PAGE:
These common tools will have to take into account, inter alia, the diversity of the judicial systems, the different methods of evaluation already in place and the on-going discussions in this area.  The definition of these tools, which will be an on-going task for the CEPEJ, will lead to the elaboration of a scheme which will have to be both simple and able to be used by all (see in this context the Dutch proposals contained in document CEPEJ(2003)4).

This task will be carried out by the Working Party N° 1 (CEPEJ-GT 1), composed of 6 persons, which will meet twice in 2003, to complete this work. The Group will benefit from a document prepared in advance by a consultant.

2 – “The users of the justice system vis-à-vis the slowness of justice: how to remedy ? Two symbolic situations”

The question of the excessive length of judicial proceedings is considered by many as one of the main obstacle for a proper and effective functioning of justice.

For this reason the CEPEJ considered that it will be necessary first to carry out a “picture” of the current situation of delays in Europe  and then to select two situations in which delays are particularly painful for the users of the justice system. In this context, the following situations could be considered: (i) persons waiting for a decision of divorce and (ii) the victims of crime.

The experts will have to look for the lessons to be drawn from the case-law of the European Court of Human Rights and to base their work on the results of the CEPEJ-GT 1. Then, to remedy these situations, the aim is to determine concrete measures which will be disseminated to the professionals in the justice area of the member States, particularly through Best Practice Guides.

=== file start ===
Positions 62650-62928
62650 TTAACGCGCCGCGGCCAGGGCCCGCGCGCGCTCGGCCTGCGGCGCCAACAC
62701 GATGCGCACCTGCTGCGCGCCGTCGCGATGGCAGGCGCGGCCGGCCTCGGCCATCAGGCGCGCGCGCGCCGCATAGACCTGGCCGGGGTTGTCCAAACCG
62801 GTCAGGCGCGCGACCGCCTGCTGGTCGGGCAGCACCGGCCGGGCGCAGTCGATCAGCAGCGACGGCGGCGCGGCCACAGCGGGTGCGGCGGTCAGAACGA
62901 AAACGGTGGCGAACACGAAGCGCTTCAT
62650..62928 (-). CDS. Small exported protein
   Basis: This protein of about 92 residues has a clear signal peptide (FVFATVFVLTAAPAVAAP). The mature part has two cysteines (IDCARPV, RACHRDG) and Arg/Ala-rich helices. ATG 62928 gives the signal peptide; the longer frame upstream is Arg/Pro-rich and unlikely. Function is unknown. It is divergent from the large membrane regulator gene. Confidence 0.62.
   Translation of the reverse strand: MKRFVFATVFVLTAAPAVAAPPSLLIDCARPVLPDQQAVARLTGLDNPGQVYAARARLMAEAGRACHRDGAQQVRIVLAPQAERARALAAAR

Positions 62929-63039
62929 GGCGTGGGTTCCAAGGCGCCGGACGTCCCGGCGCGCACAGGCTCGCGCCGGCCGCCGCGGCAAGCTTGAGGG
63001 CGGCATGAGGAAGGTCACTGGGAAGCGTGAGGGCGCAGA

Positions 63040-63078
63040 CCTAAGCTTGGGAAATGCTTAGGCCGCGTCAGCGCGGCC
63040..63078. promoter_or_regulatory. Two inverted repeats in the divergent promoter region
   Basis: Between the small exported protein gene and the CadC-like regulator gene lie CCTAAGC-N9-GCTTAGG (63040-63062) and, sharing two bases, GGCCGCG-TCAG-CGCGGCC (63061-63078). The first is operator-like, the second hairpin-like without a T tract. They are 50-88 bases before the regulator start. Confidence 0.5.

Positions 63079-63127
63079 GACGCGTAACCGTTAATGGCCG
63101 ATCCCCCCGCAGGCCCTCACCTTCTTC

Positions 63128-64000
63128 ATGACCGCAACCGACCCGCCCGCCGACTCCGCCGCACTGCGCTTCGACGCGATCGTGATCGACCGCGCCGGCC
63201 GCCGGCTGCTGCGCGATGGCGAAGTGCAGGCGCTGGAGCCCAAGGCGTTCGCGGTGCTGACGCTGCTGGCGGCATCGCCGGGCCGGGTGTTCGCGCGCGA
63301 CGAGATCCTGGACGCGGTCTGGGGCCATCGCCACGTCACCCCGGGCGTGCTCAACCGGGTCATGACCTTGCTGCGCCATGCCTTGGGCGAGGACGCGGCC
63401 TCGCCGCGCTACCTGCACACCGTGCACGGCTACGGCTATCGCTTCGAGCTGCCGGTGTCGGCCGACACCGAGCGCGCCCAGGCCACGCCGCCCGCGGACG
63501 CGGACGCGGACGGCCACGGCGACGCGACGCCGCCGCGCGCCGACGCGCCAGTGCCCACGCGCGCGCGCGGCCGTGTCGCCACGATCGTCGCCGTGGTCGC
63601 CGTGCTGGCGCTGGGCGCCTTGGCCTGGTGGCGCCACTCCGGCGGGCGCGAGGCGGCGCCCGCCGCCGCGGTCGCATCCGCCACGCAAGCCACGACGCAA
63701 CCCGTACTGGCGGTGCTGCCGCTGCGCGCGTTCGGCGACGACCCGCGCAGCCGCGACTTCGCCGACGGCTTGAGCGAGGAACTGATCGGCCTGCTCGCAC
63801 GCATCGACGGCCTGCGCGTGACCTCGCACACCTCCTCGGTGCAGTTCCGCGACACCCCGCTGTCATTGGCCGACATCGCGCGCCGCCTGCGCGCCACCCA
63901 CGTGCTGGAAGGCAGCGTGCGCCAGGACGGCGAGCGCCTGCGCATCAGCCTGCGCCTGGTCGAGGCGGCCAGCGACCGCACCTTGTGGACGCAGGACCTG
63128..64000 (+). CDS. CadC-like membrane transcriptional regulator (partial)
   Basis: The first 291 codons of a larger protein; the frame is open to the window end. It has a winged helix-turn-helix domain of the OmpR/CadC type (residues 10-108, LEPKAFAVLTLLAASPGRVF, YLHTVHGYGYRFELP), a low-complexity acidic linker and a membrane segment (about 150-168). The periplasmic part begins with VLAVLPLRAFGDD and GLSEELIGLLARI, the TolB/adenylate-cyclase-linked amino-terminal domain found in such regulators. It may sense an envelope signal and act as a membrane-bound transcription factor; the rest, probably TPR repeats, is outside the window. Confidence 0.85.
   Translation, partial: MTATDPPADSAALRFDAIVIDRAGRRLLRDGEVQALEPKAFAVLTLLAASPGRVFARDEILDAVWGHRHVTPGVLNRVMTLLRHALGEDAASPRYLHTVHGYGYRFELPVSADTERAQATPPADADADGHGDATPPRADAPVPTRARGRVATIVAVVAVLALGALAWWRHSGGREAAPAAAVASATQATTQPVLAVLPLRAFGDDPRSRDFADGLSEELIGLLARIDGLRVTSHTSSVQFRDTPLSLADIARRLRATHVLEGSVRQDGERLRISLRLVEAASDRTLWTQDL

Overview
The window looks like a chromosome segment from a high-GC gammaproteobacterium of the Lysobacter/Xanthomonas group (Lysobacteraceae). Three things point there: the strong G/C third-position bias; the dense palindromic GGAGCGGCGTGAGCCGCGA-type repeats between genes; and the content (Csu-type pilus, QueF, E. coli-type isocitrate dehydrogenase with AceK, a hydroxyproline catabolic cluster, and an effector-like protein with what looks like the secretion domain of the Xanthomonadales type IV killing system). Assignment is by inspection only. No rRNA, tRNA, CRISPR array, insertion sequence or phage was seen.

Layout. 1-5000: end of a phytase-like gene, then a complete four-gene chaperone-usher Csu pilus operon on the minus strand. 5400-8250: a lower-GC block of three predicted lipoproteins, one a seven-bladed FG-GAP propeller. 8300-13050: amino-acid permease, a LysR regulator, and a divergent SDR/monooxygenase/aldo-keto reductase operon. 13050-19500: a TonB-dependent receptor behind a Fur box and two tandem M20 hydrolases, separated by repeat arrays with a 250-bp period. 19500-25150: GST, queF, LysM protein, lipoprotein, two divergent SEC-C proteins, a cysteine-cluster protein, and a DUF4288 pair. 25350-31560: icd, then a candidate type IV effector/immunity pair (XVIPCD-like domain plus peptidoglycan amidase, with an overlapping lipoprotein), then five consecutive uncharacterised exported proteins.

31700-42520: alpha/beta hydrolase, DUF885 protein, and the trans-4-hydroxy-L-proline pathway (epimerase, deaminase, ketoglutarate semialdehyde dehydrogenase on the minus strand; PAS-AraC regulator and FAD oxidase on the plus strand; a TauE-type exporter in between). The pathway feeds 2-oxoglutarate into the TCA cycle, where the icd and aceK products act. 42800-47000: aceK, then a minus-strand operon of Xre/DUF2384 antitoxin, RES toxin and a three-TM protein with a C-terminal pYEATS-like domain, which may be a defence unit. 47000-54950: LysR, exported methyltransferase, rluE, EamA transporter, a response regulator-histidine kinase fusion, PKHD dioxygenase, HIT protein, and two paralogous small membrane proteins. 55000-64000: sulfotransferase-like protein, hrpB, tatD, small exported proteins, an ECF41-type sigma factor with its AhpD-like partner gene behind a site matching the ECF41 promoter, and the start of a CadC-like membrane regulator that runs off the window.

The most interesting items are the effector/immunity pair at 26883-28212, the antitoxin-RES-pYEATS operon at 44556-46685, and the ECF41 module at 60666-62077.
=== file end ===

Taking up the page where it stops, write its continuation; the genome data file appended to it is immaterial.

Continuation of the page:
This work will be carried out by the Working Party N° 2 (CEPEJ-GT 2) composed of 6 persons, which will meet once in 2003 to complete this work. The group will benefit from a document prepared in advance by a consultant.

B - Action for particular countries or in specific cases (for the concrete modalities of this co-operation, see the Statute of the CEPEJ and Title II of the draft Rules of Procedures)

The Netherlands: “territorial jurisdiction”, especially focussing on the following questions:

1                    Which mechanisms can be identified to allocate cases between courts?

2                   What is the optimal size of a court (for handling cases efficiently)?

3                   What are pro’s and contra’s  of creating specialised courts?

4                   What are the effects of selective forum-shopping by parties on the functioning of the judicial system? (see document CEPEJ(2003)8)

Delegations are invited to make concrete proposals for activities falling within Article 2, paragraph 1.d of the Statute of the CEPEJ.  Any proposals will have to be sent in writing to the Secretariat before 3 March 2003. The Bureau, at its next meeting, will decide in the light of the budgetary availabilities, the activities which will be carried out in 2003.

II - Co-operation with other bodies

A - Council of Europe bodies

European Court of Human Rights, the Steering Committee on Human Rights (CDDH) and the Department for the execution of the judgments of the European Court of Human Rights in Directorate General II – Human Rights (see under I.A).

B - Outside bodies

 The European Commission: see under III.A

III - Relations with civil society

A - Conferences

The CEPEJ suggested that, subject to the necessary budgetary resources[2], a 1-day Conference could be organised to consider whether the institutions concerned with the functioning of justice are client oriented and co-operate with each other to the fullest possible extent.

B – Documentation

On the web site of the CEPEJ ( it will be possible to find:

-          bibliographical references, national publications and/or internet links of interest to the CEPEJ;

-          publication in a “CEPEJ” series on themes to be selected by the CEPEJ. The latter publications will also be available in paper versions.

Delegations are invited to transmit to the Secretariat all suggestions or information concerning the above-mentioned items.

In the framework of part III of this programme, other initiatives could possibly be decided at a later stage.

[1] In the light, inter alia, of the relevant resolutions and recommendations of the Committee of Ministers.

[2] To be identified primarily through possible voluntary contributions.